Saturday, April 16, 2011

Most countries of the world as of present consider United States dollar as the prime variable when it comes to foreign exchange rates and when it comes to measuring their currency’s competitiveness against the current global market.

For the past many years, the Canadian dollar has been competitive with its US counterpart. Since they are just a border difference from the United States, most of their transactions are done with the United States, and they therefore do their utmost to keep it that way. However, the Canadian dollar has begun to decline as of late, unlike during those times of the Civil War wherein Canadian dollar increased as much as $1.45 versus the former. Canadian dollar to US dollar exchange rate changes from time to time.

The dynamics of a currency are influenced by numerous factors such as labor productivity of a country as a whole, the stability of the prices of primary commodities or goods, the percentage of investments coming from both outside and inside the country and even actions from direct government officials. However, unfortunate issues such as Quebec remaining as a portion of the Canadian Federation can potentially pull down its value. Furthermore, the majority of Asian countries have been greatly affected by global recession making them uncertain market for Canada. This means that exports can gradually slow down and will affect the way investors and businessmen see the development of the currency. Because of this unstable situation, businessmen are considering the thought of gradually pulling out their stocks and investments and shift it to the United States just to be on the safe side of the market.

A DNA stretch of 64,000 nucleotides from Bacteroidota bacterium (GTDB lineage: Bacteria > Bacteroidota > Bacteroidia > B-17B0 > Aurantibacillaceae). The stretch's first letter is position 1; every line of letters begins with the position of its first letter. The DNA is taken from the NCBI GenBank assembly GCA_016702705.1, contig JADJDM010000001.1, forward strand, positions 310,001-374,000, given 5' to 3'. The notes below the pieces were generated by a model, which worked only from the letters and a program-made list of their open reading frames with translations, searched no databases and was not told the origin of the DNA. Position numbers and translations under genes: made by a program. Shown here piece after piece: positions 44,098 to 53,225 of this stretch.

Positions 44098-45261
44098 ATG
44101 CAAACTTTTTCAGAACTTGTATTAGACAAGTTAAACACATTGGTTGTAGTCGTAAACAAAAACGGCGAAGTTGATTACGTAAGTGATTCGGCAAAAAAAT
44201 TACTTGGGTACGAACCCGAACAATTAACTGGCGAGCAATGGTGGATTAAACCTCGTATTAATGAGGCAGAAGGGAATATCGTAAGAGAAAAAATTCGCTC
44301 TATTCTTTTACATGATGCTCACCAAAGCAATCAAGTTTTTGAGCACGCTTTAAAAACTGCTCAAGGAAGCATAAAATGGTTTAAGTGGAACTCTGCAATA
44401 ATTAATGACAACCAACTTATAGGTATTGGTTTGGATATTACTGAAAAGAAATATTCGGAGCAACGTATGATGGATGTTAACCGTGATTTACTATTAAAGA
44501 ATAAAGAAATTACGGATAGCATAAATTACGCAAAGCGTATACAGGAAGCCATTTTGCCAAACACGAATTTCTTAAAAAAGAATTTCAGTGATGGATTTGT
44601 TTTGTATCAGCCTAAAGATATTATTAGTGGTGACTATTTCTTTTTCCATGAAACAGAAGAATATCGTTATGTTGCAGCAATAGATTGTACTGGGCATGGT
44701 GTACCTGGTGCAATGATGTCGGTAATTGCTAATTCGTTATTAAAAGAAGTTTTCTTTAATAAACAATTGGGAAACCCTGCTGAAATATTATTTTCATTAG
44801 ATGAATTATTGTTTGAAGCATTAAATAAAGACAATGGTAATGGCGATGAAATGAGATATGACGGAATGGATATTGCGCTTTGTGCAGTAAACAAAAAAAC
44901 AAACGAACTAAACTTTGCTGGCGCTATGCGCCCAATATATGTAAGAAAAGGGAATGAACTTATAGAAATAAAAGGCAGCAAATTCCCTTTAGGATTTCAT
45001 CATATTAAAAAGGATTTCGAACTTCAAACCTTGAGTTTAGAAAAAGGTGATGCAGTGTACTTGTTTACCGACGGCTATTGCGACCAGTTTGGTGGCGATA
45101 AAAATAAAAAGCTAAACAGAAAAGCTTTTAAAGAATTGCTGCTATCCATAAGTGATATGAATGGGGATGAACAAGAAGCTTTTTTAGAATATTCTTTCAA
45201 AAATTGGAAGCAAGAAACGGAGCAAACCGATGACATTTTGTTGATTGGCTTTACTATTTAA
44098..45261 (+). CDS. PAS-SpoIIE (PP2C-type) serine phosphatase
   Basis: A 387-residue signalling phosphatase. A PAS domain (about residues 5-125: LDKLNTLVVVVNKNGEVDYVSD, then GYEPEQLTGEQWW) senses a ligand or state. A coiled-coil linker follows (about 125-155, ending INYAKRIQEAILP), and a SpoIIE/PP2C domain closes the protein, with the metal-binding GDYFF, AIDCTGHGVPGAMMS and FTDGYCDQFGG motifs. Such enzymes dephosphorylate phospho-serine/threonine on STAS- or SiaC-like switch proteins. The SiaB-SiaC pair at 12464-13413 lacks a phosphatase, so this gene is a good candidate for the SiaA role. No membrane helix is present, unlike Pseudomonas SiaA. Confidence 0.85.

As of present, Canadian dollar is still keeping a firm stance against United States dollar but with the current condition of the economy, it may not stay that way for long. And there are no signs that the situation will become better anytime soon. Same thing applies when it comes to euro to Canadian dollar.


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